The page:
Microsoft Office Tutorials and References
In Depth Information
Creating and Editing Formulas
Functions are predeined formulas that perform calculations by using specific values,
called arguments . The syntax of a particular function defines which arguments are
required and which are optional. Arguments are enclosed in parentheses after the
function name and can consist of constants, references, or other functions. Multiple
arguments are separated by commas. A function used as an argument in another
function is referred to as a nested function . A small number of functions use no
arguments. NOW(), TODAY(), and PI(), for example, return the current time, today’s date,
and the value of pi, respectively.
Operators define the types of calculations performed in a formula: arithmetic,
comparisons, text concatenation, and reference. Excel has strict rules on the order in
which calculations are performed; you can control the order of calculation by using
parentheses.
We define each of these categories in more detail, with examples, in the following section.
Creating and Editing Formulas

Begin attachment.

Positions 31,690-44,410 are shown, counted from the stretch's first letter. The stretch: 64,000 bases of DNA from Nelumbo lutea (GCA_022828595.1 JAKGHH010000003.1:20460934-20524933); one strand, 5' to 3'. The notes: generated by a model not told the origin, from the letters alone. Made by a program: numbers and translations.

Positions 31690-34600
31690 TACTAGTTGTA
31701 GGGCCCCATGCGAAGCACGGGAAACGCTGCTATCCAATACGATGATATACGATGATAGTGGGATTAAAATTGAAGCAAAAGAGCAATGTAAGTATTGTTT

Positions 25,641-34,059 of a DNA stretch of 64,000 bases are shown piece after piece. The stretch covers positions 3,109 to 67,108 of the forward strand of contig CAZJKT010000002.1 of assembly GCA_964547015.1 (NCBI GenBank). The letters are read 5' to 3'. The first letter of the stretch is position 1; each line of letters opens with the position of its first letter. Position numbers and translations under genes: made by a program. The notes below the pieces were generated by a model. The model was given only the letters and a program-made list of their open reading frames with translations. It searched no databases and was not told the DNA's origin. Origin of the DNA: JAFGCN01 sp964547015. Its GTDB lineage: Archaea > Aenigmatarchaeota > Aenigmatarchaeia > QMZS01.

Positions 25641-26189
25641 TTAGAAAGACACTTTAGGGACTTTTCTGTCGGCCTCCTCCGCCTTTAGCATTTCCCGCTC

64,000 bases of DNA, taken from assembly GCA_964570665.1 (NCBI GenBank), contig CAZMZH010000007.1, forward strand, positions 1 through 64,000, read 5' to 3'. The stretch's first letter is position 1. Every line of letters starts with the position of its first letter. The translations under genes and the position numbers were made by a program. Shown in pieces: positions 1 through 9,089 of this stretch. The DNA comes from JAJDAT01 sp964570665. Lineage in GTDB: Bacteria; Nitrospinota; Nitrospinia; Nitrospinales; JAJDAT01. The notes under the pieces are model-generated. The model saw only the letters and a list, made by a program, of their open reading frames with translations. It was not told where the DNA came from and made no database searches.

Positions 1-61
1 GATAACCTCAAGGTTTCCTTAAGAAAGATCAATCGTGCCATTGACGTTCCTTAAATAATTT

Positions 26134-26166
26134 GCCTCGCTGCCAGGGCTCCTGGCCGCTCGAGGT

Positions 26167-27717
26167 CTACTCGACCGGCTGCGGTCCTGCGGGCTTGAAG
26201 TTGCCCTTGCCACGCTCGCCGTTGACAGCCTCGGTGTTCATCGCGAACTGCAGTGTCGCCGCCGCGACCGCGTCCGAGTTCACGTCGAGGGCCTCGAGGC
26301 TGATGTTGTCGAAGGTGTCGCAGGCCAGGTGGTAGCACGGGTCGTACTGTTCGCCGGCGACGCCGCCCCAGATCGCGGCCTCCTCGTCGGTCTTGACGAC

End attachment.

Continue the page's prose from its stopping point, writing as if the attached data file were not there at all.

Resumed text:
The number of things you can do with Excel formulas and functions is literally limitless,
especially when you learn to combine functions. We don’t, alas, have limitless pages in this
section, so we’ll be sure we cover the fundamentals thoroughly: how to add a formula to
your worksheet, using built-in tools to find the correct syntax for any function and enter
its arguments correctly. After we cover that ground, we’ll dive into the built-in functions by
category, providing examples that we think you’re likely to find useful.
Although the examples we show in this section use capital letters, you don’t need to wear
out the Shift key when you use Excel. You can enter functions, references, and other parts
of a formula in lowercase; Excel takes care of converting those elements to the proper case
when you enter the formula.
The simplest formulas of all are those that use only constants and simple math operators
without references to other cells or functions. The following formula, for example, is
perfectly valid:
=2+2
If you’re working in Excel, you can use any available cell as a quick-and-dirty calculator—
presumably to figure something slightly more complex than 2+2. Just start with an equal
sign and use any of the supported arithmetic operators as listed in Table 11-2.
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